Conveyancing...what is it?

An integral part of the home buying/re-mortgaging process is Conveyancing. I am often asked by clients what this process involves, so I thought that now would be a good opportunity to explain things.

Firstly, what exactly is Conveyancing? Well it is the legal process of transferring ownership (title) from one person to another. This process is carried out by either a Solicitor or a Licensed Conveyancer. Let’s take a look at what happens with a normal Sale & Purchase transaction.


  • Your Estate Agent will send the nominated legal practice the Sales Memorandum if there is a sale and purchase involved. (If it is a re-mortgage either you or your broker will instruct the nominated practice of the pending case.

  • Your Solicitor will contact the Sellers Solicitor, requesting initial information about the title of the property.

  • Abode Mortgages Limited will liaise with you, our client, to process your mortgage application through to a formal Offer to lend from your lender and will then check the detail of the Offer Letter to ensure your requests have been accurately met by the lender.

  • Your Solicitor will issue you with a Welcome Pack that will require you to complete some detail about your property and your circumstances that needs to be returned to the Solicitor PROMPTLY! This Welcome Pack will usually have a request for photographic ID and proof of address. At Abode Mortgages Limited we are more than happy to certify these documents and forward them to your Solicitor for you.

  • The Solicitor will also receive an ‘Information Pack’ from the Sellers Solicitor about your prospective purchase.

  • Your Solicitor will now instruct various local searches. These searches are carried out to ensure that the property you are buying has clear title and that there are no restrictions or covenants that could be detrimental to you.

  • Once the searches are complete your Solicitor will then report to you with the following information:

1. The results of the searches

2. A mortgage Offer from your lender

3. Responses to any enquiries they have raised with the vendors Solicitor

4. An acceptable format for the Contract with the vendors Solicitor

· Once you have had the opportunity of reading through all the documentation and maybe speaking with your Solicitor to clarify any matters, you would then return:

1. The signed Contract

2. The signed Mortgage Deed (DO NOT DATE THIS!)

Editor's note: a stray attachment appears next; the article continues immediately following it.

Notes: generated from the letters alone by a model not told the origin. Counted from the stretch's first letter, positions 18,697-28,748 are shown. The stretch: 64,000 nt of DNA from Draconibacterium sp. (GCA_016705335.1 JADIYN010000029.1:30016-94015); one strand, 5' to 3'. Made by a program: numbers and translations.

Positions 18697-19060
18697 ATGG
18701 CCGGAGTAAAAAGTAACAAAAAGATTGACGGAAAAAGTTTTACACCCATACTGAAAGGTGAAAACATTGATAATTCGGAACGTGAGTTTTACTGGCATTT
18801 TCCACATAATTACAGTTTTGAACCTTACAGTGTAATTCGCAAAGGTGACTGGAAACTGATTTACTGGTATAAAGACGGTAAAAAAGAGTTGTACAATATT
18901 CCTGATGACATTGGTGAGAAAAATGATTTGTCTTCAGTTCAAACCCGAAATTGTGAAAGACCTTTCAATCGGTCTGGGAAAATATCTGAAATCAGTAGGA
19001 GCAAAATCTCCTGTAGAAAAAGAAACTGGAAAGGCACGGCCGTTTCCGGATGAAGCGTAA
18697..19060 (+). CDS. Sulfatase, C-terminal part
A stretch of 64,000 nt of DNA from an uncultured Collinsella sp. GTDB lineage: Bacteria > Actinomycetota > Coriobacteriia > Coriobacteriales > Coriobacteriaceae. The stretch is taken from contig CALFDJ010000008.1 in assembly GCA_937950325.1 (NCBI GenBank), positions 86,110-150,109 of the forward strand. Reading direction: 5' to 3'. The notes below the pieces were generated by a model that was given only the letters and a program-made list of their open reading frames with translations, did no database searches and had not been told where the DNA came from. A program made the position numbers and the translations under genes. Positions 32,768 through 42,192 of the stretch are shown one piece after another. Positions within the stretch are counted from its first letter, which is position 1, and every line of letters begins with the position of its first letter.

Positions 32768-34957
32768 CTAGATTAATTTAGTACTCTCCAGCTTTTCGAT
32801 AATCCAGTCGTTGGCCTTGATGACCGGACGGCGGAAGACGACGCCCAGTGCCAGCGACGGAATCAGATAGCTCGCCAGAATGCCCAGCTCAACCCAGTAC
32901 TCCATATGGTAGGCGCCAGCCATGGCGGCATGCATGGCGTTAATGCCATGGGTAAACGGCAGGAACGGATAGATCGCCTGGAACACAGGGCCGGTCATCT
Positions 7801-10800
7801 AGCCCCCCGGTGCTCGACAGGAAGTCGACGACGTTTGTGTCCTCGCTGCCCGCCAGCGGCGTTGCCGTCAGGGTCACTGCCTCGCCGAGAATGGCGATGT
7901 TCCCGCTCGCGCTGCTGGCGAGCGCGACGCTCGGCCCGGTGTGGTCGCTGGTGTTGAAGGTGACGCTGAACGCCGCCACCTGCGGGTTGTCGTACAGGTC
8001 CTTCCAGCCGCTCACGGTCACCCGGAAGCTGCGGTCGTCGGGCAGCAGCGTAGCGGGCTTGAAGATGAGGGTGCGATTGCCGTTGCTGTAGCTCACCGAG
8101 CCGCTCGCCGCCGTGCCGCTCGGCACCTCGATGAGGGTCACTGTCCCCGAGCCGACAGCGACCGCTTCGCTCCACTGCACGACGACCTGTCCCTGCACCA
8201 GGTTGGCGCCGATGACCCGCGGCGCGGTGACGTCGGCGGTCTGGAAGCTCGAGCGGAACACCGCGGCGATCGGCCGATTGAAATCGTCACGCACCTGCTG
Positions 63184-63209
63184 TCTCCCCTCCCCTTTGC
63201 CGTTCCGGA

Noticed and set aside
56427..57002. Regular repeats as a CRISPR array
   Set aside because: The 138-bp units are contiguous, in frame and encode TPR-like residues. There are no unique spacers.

3. Your deposit, usually representing 10% of the purchase price which is needed in anticipation of exchange of contracts. If you are moving home, this 10% is usually considered as held in the equity of your present home!

4. You will tell your Solicitor what your preferred completion date would be.

  • As soon as both Buyer and Seller are at this stage a provisional Completion date is agreed between all parties in the chain.

  • Contracts are at this point exchanged and the Sale and Purchase are now legally binding. You MUST have Buildings insurance in place at this stage with your lenders interest noted on the policy.

  • Once a completion date has been set, your Solicitor will request funds from your lender to allow the sale to complete. They will also request any balance money to be made available to allow the transaction to complete.

  • A transfer deed is then signed to put the property into your ownership ready for Completion.

  • On Completion day, your Solicitor will receive your mortgage monies and will pay the balance of the purchase price to the sellers Solicitor.

  • Once the sellers Solicitor has received the money, they will notify your Estate Agent who will then release the keys to you and you can move into your new home!

…and that is all there is to it! We strongly recommend that anything you post to your solicitor is sent as signed for delivery. That way you ensure you will always have a paper trail of where documents are at any given moment in time.


An area that you need to be aware of is an increasingly more common type of fraud and that is Deposit Re-direction Fraud. This is where a scammer having hacked a Solicitors or Estate Agents e-mail will put a cloned account in place and e-mail you from this seemingly genuine account often giving new bank account instructions or varying already agreed financial arrangements.


Both homebuyers and professionals need to be vigilant with emails which request payment of funds. Requests to pay your deposit funds to a bank account should only come from your Solicitor.

Most solicitors will not send you bank account information by email, nor will they change their bank details from those initially provided. Solicitors will generally provide you with their bank account information in writing at the start of your purchase.

If you are unsure about anything, or receive an email (or letter) changing bank information and requesting payment of your deposit, please talk to your Conveyancer. Face-to-face contact is the most secure way, but if you need to contact them by telephone, always call them using a number you have spoken to them on previously.

You need to be vigilant and treat email communication with suspicion whenever it involves requests for the transfer of monies. You can never be too careful in these circumstances - your deposit money at risk.

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